In a recent post, I discussed how to raise an empathic child. In that post, I mentioned a key element to developing an empathic child is to have them engage and understand their own emotions. The question is how do we empower our children to do this? Before I start, [...]
To truly build a culture of empowered parenting we need to celebrate the collaborative work parents do.
There appear to me to be a lot of mythos surrounding the question as to why people bully. I was bullied for around eight years — probably longer. Since then I have worked with or alongside young people for fourteen years, and I have worked with children for a lot longer than that. I remember one time when I had an interview for a youth work post with someone who was aware of my history of being bullied. They asked me in a very matter-of-fact way “So, how will you stop yourself from bullying our young people?” I was quite frankly gobsmacked and astounded, but I answered her question quite clearly “Some people who are bullied do end up bullying, but that is not a hard-and-fast rule.
Here in the UK, there has been quite a bit of news about child refugees, as our Government has decided to reduce the number that they are allowing into the country. All of this made me think back to the time when a child refugee changed my views on compassion, especially in relation to children. It was 2006, and I was working at a Christian retreat centre in the Yorkshire Dales. At that time I was suffering from severe depression which had yet to be diagnosed, a depression that would see me try and take my own life a few months later. We had hosted a number of events while I was there, but this one would be different for me. You see, the closest city to us had a high population of refugees, and we were to host a getaway for them all. I wasn’t actually on the team that weekend, but as always those not on the team had jobs to do around the house.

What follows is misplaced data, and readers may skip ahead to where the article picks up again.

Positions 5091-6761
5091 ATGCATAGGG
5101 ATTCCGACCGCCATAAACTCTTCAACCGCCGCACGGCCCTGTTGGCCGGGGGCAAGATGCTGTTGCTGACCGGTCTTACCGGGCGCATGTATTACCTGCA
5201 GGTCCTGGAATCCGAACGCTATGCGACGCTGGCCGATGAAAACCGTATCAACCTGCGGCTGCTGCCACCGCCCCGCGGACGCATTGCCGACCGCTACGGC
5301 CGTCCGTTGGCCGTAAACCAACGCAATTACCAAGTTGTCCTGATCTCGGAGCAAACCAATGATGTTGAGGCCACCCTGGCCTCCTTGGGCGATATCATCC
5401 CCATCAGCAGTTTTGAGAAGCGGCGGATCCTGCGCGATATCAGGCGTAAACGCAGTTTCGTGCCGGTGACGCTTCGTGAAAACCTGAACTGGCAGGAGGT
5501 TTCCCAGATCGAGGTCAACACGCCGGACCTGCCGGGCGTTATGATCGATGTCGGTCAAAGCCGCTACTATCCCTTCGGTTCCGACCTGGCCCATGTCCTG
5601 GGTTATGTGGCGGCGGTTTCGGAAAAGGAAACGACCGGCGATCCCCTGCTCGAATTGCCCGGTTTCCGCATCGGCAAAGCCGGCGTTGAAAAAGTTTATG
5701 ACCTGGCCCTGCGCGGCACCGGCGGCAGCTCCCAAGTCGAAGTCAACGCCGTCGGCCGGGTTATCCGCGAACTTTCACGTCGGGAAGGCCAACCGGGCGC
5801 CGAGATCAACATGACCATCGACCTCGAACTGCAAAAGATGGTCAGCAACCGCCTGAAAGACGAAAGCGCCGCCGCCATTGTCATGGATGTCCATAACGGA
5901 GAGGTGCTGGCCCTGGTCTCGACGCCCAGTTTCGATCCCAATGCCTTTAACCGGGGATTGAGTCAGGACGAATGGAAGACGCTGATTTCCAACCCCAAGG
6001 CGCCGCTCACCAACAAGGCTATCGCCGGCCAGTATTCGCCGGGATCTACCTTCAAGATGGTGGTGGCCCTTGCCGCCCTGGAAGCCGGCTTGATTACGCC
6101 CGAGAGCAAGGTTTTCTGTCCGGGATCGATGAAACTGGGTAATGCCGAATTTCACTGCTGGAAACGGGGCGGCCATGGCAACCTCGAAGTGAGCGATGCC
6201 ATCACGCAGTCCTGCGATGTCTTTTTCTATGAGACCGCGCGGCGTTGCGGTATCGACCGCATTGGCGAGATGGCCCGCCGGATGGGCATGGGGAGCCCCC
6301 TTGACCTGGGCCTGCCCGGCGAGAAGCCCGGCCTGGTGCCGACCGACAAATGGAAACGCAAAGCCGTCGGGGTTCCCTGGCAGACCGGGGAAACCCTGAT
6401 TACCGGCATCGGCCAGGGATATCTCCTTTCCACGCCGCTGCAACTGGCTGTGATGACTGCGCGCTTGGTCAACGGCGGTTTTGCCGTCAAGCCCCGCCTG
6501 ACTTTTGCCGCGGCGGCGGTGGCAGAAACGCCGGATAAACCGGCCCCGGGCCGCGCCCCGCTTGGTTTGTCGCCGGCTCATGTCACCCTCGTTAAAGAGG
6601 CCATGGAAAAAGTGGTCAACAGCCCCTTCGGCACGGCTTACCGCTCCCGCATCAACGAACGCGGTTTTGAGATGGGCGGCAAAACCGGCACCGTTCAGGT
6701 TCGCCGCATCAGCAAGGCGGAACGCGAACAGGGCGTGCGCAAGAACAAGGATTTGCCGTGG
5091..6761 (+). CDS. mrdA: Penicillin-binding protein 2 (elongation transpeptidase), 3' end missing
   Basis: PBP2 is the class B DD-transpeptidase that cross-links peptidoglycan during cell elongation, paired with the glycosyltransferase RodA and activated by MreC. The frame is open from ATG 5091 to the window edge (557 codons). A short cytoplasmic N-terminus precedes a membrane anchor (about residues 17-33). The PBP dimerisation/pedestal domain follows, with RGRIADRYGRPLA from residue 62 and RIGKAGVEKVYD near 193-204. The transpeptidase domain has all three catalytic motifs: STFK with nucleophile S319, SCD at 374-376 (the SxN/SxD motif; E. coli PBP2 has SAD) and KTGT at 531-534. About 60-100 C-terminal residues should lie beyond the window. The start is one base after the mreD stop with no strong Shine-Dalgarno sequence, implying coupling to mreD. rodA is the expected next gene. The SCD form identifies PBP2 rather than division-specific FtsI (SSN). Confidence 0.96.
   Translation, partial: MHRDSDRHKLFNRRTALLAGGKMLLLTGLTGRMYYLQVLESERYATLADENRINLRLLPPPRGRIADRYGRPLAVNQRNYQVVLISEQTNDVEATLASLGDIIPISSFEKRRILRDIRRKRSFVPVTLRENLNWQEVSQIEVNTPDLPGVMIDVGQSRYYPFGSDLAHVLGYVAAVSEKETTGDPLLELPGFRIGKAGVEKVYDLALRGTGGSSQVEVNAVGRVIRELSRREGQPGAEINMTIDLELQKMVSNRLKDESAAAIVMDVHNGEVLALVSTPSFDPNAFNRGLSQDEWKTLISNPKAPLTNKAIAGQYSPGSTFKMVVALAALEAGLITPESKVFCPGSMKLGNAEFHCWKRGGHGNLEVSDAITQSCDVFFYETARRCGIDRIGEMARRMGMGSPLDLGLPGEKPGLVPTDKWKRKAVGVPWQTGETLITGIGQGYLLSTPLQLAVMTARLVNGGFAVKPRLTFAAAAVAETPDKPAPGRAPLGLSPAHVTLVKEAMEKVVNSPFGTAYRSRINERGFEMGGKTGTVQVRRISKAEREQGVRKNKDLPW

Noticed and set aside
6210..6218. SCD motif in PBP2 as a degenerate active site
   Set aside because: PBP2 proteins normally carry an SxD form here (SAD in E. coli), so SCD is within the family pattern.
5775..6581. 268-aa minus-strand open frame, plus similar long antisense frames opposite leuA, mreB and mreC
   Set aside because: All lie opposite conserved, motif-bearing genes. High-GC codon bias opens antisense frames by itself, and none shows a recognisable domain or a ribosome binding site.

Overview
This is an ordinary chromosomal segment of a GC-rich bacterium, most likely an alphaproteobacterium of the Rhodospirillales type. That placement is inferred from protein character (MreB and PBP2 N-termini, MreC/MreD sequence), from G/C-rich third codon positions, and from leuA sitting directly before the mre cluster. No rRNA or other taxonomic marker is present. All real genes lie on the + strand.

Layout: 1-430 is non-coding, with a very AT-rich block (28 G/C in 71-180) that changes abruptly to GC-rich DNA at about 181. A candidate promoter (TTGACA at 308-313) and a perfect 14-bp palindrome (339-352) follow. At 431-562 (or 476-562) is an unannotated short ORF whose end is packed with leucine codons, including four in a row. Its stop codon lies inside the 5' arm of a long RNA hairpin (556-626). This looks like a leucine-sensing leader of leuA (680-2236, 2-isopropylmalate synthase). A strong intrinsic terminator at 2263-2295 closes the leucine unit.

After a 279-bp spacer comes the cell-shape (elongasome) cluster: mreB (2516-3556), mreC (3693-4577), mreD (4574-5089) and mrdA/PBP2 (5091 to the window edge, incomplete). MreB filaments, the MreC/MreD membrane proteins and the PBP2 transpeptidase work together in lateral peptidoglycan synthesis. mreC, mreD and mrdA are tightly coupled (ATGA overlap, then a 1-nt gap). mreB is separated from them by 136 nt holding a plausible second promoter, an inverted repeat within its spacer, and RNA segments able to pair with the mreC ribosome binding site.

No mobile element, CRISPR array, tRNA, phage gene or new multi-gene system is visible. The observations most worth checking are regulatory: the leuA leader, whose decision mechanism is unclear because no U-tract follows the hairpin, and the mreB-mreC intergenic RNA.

As parents you have huge aspirations for our children right from the start, all of them good and positive, no one would ever want them to grow up to be the next Hitler. So, it can be both a shock to the system as well as a personal hurt if you discover that your child has been bullying somebody else. A lot of parents don’t know what to do. I would like to try and help you with that with a few tips I have learned along the way.
At Strength Restored we believe empathy is the key to defeating bullying. We go educate children as young as five how the fundamental role of empathy and the skills they need to become empathic. However, what about the years leading up to them entering school? The blueprint of our personalities are hardwired by the time we are eight, so parents have more than half the job of drawing up those blueprints. So, how does a parent go about raising an empathic child?